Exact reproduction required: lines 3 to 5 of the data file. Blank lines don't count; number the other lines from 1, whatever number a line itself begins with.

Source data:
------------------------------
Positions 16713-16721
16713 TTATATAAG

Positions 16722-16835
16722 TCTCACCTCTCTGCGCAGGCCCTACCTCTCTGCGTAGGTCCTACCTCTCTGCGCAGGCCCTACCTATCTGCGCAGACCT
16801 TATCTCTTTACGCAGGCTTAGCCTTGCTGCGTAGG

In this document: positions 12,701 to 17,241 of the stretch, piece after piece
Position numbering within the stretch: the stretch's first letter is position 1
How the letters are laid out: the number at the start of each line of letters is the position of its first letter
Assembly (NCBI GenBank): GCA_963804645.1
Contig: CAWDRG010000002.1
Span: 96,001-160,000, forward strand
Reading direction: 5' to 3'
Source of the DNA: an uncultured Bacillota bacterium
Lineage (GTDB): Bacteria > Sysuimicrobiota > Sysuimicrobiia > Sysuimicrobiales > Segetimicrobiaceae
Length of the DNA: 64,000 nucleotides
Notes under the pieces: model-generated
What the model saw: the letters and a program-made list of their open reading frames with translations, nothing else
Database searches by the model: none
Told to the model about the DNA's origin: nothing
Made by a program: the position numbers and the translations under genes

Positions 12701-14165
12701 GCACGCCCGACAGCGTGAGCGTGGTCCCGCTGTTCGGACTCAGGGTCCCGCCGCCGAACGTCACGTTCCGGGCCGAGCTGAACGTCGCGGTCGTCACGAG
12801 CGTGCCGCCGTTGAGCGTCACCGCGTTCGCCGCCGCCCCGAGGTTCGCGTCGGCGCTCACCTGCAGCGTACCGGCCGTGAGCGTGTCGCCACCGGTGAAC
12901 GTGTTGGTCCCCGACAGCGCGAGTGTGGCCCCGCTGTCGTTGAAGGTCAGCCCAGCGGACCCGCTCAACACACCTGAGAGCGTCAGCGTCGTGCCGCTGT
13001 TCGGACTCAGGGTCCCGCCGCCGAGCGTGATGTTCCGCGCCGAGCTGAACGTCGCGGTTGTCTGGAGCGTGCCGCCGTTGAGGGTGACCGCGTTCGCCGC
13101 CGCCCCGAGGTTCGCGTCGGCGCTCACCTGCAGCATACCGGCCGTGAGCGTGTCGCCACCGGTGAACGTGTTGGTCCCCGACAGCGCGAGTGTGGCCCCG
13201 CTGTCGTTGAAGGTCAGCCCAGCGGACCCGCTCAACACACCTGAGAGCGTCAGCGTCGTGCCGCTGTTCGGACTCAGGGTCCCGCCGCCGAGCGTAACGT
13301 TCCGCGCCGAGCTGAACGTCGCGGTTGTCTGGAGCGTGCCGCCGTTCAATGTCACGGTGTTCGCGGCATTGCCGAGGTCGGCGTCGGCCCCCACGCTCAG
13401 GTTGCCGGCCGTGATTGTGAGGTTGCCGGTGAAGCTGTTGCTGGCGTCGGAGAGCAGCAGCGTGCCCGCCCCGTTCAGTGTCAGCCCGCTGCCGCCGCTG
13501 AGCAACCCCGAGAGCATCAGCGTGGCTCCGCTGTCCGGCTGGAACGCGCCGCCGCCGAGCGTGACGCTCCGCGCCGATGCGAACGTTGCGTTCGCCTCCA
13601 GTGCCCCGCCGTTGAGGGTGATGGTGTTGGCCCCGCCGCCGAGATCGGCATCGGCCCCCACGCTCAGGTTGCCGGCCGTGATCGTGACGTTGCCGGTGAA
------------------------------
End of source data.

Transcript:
Positions 16722-16835
16722 TCTCACCTCTCTGCGCAGGCCCTACCTCTCTGCGTAGGTCCTACCTCTCTGCGCAGGCCCTACCTATCTGCGCAGACCT
16801 TATCTCTTTACGCAGGCTTAGCCTTGCTGCGTAGG